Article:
Ramaria formosa

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Ramaria formosa
Scientific classification Edit this classification
Domain: Eukaryota
Kingdom: Fungi
Division: Basidiomycota
Class: Agaricomycetes
Order: Gomphales
Family: Gomphaceae
Genus: Ramaria
Species:
R. formosa
Binomial name
Ramaria formosa
(Pers.) Quél. (1888)
Synonyms[1]
  • Clavaria formosa Pers. (1797)
  • Merisma formosum (Pers.) Lenz (1831)
  • Clavaria formosa Krombh. (1841)
  • Corallium formosum (Pers.) G.Hahn (1883)
Ramaria formosa
View the Mycomorphbox template that generates the following list
Smooth hymenium
No distinct cap
Hymenium attachment is irregular or not applicable
Stipe is bare
Spore print is yellow
Ecology is mycorrhizal
Edibility is poisonous

Ramaria formosa, commonly known as the pinkish coral mushroom,[2] salmon coral,[3][4] beautiful clavaria, handsome clavaria, yellow-tipped-[5] or pink coral fungus, is a coral fungus found in Europe. It is widely held to be mildly poisonous if consumed, giving rise to acute gastrointestinal symptoms of nausea, vomiting, diarrhea and colicky pain. It is a pinkish, much-branched coral-shape reaching some 20 cm (8 in) high. Similar forms collected in North America are now considered to represent a different species than the European Ramaria formosa.[6]

Taxonomy[edit]

The fungus was initially described by Christian Hendrik Persoon in 1797 as Clavaria formosa.[7] In 1821, Elias Magnus Fries sanctioned the genus name Clavaria, and treated Ramaria as a section of Clavaria.[8] It was placed in its current genus by French mycologist Lucien Quélet in 1888.[9] Synonyms have resulted from transfers of the fungus to the now obsolete genera Merisma by Harald Othmar Lenz in 1831,[10] and to Corallium by Gotthold Hahn in 1883.[11]

The generic name is derived from Latin rāmus 'branch', while the specific epithet comes from the Latin formōsus 'beautiful'.[12] Common names include salmon coral,[13] beautiful clavaria, handsome clavaria,[14] yellow-tipped- or pink coral fungus.[15] There is some confusion over its classification as there is evidence the binomial name has been applied loosely to any coral fungus fitting the description, and thus the collections from North America are now considered to be a different species.[16][6]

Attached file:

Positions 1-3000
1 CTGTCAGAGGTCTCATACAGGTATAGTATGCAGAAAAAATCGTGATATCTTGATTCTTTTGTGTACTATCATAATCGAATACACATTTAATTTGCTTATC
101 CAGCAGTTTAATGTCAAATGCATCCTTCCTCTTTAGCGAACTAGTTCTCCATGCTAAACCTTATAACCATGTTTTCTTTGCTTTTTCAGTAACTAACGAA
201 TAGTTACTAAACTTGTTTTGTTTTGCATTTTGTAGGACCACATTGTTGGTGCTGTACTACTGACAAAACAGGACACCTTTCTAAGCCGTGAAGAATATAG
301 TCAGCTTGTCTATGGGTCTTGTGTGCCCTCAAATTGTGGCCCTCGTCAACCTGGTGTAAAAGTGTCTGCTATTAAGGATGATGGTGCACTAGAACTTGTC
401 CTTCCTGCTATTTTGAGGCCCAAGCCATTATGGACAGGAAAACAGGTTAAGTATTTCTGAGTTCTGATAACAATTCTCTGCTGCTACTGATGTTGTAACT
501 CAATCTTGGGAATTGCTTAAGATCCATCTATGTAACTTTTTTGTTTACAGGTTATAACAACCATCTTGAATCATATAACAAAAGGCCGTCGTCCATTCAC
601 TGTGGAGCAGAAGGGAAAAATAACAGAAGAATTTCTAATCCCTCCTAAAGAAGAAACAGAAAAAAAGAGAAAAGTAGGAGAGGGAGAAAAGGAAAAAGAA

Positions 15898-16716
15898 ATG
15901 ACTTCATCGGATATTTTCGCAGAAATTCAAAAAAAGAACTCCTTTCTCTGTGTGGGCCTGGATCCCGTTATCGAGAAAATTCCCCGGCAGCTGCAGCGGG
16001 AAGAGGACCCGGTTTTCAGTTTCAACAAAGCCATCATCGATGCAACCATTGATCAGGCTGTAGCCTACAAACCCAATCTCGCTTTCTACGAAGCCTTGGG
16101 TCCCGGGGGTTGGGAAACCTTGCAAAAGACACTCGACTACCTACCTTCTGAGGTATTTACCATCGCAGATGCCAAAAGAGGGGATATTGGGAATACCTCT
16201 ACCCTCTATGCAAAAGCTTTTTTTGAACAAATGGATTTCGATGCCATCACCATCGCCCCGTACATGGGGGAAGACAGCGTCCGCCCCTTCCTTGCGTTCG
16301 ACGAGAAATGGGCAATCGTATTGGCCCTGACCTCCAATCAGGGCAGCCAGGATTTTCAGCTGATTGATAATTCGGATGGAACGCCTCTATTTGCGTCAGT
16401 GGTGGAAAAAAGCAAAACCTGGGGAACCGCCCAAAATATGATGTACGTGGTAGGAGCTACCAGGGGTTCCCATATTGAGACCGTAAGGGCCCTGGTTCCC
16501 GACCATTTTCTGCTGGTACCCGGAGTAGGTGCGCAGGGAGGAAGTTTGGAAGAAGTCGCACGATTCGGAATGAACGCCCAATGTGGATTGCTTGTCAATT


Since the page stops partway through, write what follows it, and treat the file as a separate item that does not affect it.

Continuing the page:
Description[edit]

The fruit body of Ramaria formosa grows to a height of 30 cm (12 in) and width of 15 cm (6 in);[17] it is a many-branched coral-like structure, the yellow-tipped pinkish branches arising from a thick base.[18] Terminal branches are less than 0.5 cm (0.2 in) in diameter. The flesh is white, with pink in the middle,[18] or pale orange. It may turn wine-coloured or blackish when bruised.[17] Old specimens fade so the original colour is hard to distinguish. The smell is unpleasant and taste bitter.[18]

The spores have a cylindrical to elliptical shape, and measure 8–15 by 4–6 µm. The spore surface features small warts that are arranged in confluent lines. Basidia (spore-bearing cells) are club-shaped, measuring 40–60 by 7–10 µm[19] Clamp connections are present in the hyphae.

Similar species[edit]

There are several other Ramaria species with yellow-tipped, salmon-coloured branches, including R. leptoformosa, R. neoformosa, R. raveneliana and R. rubricarnata. These are distinguished from R. formosa most reliably using microscopic characteristics.[20] A general rule is to avoid all old coral fungi for consumption.[18]

Distribution and habitat[edit]

Fruiting in autumn, Ramaria formosa is associated with beech and is found in Europe.[21] In Cyprus, the fungus is thought to form mycorrhizal associations with golden oak (Quercus alnifolia).[22]